22 Accelerators: Training the “Frontside”
Anterior Deltoid Pectoralis Major Latissimus Dorsi Teres Major Long head of the Triceps Anconeus Wrist flexors

23 Accelerators “Lat” pull downs Triceps extension

24 Accelerator’s Continued
Anterior deltoid-Front Raises (careful not to add too much weight-overloads the cuff and the biceps) “Modified” (Neutral/Towel) Bench Press

25 Upper Extremity Plyometrics
Baseball throwers rely on stretch shortening cycle for arm speed and power. Enhance neuromuscular coordination and muscle recruitment.

26 Plyos For Rotator Cuff One handed throws can reach velocity levels of up to 1,200 to 1,500 deg/s

27 Plyometrics For Larger Muscles
Good exercise for trunk accelerators (abdominal, hips); Can perform either kneeling or standing

28 Isokinetics (Accomodating Resistance)
Accommodates to resistance delivered by the player and gives the same amount of force back throughout the entire ROM (rotator cuff) Nice adjunct to training Instant feedback to both therapist/thrower Works at different speeds/provides specificity to baseball (500 deg/s)

29 Isokinetics Continued

30 Dynamic Stabilizing “Gizmos”
Body Blade for rotator cuff stability BOING: elbow stabilizer

31 Exercises to AVOID!! Lateral Raise: The main culprit (lever arm is too long, usually use too much weight, impinges on the cuff Upright Row: Impinges on the cuff, not functional unless your job is taking groceries out of a car trunk or shopping cart

32 No-No’s/Impingers Continued
“Empty Can”: Not functional, impinges on the rotator cuff Overhead Press: Impinges on cuff/biceps-a baseball weighs between 5 and 5.25 ounces

33 No-No’s (Stretches Anterior Capsule)
“Lat” Pulls (behind the neck): Can injure the neck but also stretches anterior capsule Dips: Stretches anterior capsule

34 Last but not least… Regular bench press: puts too much pressure on the anterior capsule Shoulder Shrugs: Target-Upper Traps

35 (Joint forces and torques)
Final Consideration: Throwing Mechanics Improper Mechanics Increased Stress (Joint forces and torques) Increased Risk of Injury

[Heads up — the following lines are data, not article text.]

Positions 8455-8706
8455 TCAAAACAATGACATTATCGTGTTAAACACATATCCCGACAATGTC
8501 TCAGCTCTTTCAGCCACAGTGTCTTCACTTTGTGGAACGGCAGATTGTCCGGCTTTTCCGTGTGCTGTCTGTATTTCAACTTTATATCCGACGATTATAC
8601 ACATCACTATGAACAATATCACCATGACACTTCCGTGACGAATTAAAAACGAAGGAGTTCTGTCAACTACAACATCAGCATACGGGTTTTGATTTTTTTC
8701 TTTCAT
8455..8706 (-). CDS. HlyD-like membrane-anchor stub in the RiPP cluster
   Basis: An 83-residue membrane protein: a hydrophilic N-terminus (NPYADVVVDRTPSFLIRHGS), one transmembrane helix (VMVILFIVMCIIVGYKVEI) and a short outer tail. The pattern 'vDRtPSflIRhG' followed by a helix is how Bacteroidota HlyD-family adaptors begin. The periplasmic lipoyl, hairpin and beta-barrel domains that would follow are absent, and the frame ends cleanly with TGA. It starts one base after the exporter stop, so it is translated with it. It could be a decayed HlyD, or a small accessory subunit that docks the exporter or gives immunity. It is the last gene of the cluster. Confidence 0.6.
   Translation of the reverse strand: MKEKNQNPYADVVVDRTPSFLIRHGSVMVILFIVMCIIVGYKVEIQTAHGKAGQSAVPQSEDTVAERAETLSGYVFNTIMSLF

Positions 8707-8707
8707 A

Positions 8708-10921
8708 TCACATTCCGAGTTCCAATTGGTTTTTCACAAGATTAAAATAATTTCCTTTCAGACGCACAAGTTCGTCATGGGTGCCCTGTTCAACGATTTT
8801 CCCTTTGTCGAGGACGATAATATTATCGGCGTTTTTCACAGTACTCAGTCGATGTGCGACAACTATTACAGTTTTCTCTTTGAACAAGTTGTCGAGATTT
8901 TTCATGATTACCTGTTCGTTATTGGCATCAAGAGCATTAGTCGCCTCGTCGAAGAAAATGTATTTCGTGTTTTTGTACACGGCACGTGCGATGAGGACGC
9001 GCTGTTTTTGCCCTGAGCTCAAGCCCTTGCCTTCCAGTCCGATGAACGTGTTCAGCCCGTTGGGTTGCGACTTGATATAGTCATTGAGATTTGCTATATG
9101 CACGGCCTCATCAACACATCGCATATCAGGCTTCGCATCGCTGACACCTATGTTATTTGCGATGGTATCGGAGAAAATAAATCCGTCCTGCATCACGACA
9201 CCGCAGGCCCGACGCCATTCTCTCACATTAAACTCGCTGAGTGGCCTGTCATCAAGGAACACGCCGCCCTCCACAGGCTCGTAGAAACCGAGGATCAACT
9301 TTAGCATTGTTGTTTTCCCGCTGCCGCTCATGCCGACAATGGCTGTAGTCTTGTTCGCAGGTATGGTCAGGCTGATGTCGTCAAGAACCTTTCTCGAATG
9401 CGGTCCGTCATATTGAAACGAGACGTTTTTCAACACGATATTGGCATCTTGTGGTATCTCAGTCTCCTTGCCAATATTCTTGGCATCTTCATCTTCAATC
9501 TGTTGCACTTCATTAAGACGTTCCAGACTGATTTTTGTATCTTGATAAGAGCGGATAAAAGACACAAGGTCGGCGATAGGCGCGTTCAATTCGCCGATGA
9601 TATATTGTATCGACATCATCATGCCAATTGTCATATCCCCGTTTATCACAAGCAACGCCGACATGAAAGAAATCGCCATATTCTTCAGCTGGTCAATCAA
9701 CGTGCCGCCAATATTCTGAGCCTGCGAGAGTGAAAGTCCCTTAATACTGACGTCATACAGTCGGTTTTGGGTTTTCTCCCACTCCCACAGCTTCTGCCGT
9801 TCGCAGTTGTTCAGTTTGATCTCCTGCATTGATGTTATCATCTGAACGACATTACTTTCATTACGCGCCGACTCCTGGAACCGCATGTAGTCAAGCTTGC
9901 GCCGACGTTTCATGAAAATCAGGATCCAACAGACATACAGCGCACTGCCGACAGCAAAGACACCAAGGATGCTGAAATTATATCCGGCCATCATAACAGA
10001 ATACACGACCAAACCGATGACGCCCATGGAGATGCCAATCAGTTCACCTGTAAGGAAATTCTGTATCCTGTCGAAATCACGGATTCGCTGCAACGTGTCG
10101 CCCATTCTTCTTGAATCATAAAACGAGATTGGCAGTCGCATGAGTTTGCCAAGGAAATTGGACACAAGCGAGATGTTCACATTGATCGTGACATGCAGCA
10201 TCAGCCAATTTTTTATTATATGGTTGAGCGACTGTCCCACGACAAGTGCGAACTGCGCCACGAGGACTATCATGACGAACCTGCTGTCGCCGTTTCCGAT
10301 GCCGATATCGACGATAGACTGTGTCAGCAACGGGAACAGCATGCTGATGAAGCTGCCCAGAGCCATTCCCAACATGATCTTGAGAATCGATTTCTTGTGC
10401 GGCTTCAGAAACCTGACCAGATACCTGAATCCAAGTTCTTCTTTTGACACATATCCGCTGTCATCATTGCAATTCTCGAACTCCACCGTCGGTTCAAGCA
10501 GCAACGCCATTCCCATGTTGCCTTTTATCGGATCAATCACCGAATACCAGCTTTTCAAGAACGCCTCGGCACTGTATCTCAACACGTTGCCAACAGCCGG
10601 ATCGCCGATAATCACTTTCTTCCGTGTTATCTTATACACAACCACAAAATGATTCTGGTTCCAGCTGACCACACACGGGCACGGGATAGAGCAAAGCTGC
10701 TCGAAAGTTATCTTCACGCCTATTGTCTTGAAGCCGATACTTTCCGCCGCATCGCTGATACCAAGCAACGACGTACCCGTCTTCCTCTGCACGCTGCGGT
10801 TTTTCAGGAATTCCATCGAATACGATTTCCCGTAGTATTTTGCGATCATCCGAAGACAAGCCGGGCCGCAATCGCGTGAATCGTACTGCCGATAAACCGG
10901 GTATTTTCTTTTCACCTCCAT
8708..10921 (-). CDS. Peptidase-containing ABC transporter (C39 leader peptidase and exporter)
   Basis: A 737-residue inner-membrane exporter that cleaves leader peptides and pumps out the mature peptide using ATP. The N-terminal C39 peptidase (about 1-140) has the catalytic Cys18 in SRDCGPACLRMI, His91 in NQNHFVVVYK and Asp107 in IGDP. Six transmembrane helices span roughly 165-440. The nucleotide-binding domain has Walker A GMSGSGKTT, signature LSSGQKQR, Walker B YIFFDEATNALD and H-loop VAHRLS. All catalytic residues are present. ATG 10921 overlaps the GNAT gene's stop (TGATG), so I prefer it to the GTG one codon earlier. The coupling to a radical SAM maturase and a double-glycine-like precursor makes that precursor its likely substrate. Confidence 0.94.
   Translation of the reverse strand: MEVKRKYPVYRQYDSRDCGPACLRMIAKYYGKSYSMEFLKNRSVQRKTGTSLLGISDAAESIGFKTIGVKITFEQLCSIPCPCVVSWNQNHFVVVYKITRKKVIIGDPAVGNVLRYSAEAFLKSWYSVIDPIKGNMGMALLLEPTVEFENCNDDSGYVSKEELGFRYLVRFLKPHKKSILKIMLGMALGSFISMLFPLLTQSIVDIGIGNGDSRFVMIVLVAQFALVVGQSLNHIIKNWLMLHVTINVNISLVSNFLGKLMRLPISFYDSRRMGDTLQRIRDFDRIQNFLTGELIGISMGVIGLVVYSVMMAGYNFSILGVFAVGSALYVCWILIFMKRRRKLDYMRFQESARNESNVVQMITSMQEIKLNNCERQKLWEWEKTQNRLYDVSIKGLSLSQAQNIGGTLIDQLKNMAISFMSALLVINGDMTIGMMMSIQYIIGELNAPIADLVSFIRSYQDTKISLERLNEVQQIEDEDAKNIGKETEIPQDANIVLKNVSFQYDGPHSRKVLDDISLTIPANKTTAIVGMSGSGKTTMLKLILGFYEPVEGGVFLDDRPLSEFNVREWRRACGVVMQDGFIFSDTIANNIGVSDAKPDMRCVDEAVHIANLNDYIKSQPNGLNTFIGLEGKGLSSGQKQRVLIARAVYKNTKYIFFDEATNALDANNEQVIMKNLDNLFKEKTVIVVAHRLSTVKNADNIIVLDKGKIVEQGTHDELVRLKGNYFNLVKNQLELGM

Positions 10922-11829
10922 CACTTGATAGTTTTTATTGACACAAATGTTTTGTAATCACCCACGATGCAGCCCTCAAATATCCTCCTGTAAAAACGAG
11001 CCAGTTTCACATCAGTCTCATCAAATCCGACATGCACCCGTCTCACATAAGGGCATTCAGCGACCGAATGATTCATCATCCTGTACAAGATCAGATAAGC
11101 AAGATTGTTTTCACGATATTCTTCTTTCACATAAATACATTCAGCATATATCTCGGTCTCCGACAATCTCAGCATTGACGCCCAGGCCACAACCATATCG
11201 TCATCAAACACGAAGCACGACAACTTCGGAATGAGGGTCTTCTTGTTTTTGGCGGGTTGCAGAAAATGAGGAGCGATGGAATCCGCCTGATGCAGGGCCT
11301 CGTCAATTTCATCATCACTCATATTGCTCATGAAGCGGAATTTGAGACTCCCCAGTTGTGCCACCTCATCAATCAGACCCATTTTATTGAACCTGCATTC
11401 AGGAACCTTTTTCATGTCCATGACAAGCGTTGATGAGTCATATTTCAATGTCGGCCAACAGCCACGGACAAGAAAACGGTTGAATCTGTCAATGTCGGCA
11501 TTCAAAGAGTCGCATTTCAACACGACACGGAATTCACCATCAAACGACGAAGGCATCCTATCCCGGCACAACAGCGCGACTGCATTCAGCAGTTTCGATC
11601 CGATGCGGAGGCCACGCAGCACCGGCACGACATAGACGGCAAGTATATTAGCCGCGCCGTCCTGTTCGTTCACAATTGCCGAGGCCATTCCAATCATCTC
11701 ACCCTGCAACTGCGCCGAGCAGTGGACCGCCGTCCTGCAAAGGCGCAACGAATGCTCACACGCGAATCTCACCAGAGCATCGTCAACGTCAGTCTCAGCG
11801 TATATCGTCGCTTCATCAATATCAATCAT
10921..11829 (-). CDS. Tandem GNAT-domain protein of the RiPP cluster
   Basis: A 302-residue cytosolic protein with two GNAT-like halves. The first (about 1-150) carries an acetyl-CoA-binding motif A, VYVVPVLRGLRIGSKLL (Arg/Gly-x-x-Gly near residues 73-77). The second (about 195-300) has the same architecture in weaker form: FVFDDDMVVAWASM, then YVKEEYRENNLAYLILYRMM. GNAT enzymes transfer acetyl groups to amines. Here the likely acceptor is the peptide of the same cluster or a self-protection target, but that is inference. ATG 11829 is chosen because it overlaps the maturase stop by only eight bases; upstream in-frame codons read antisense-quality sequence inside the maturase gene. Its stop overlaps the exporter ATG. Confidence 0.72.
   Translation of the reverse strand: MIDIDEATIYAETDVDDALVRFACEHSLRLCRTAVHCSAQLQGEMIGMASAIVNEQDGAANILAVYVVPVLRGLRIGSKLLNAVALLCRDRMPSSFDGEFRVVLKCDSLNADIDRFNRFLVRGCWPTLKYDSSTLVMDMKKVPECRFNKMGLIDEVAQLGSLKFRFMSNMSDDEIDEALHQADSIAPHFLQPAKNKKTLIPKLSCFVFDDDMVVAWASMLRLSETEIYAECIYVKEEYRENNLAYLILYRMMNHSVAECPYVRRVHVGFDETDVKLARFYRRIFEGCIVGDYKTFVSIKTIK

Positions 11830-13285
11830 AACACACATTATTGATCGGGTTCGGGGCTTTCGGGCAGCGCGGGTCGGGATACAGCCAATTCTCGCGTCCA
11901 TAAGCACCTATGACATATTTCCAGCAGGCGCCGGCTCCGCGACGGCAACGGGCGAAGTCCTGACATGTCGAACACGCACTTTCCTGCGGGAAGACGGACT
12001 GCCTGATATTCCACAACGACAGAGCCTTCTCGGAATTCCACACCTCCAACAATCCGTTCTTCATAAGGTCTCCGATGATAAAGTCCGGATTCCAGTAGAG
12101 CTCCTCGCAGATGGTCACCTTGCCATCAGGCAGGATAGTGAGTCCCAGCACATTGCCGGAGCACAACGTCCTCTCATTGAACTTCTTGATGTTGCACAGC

36 Biomechanical Analysis
Phases Events Wind up Balance Stride Foot contact Arm cocking Maximum external rotation Arm Acceleration Maximum internal rotation ease Arm Deceleration Ball Release Follow Through

37 Biomechanical Analysis
Improper Mechanics Early/Late Arm rotation  Shoulder anterior force  Shoulder proximal force  Elbow medial force  Elbow varus torque Foot placement Shoulder anterior force Shoulder rotation Leading with the elbow

38 Drills for Throwers Using mirror for visual feedback

39 Wall drill Protects thrower from getting too much horizontal abduction in cocking phase

40 Frontside Drill Teaches direction

41 Power Position Teaches loading the backside. 65% of body weight should be on stance leg at the end of stride

42 Position at Foot Contact (FC)
Baseball Pitch ASMI, 1994 Bat Toss Shea Stadium, 2000

43 Interval Throwing Programs (ITP)
LONG TOSS: Throwing from short to longer distances MOUND: Throwing off mound with progression from fastballs/change-ups to breaking balls

44 ITP Continued Goal of ITP: The thrower will be prepared for the workload encountered during competion without risk for injury. Long toss with pitchers up to 120 feet, then mound; infielders 150 feet; outfielders 180 feet ITP usually start at 50% intensity but thrower’s sometime have flawed ability to estimate effort (Fleisig et al 1996)

45 ITP Continued Rehab/care cannot reproduce the speed or the joint forces generated during throwing. The only way to mimic the forces of a baseball throw is to actually throw a baseball.

46 Do not forget!! Abdominals LE exercises Back extensor strength
Agility Drills Run, run, run

47 Pain Management Medications per MD Iontophoresis InterX Ice/heat
Joint mobilizations “No pain, no gain…………no good!!! Can’t chase pain

48 Between MDs, PT, ATC, patient, coach, and family
Team Effort Between MDs, PT, ATC, patient, coach, and family

49 Thank you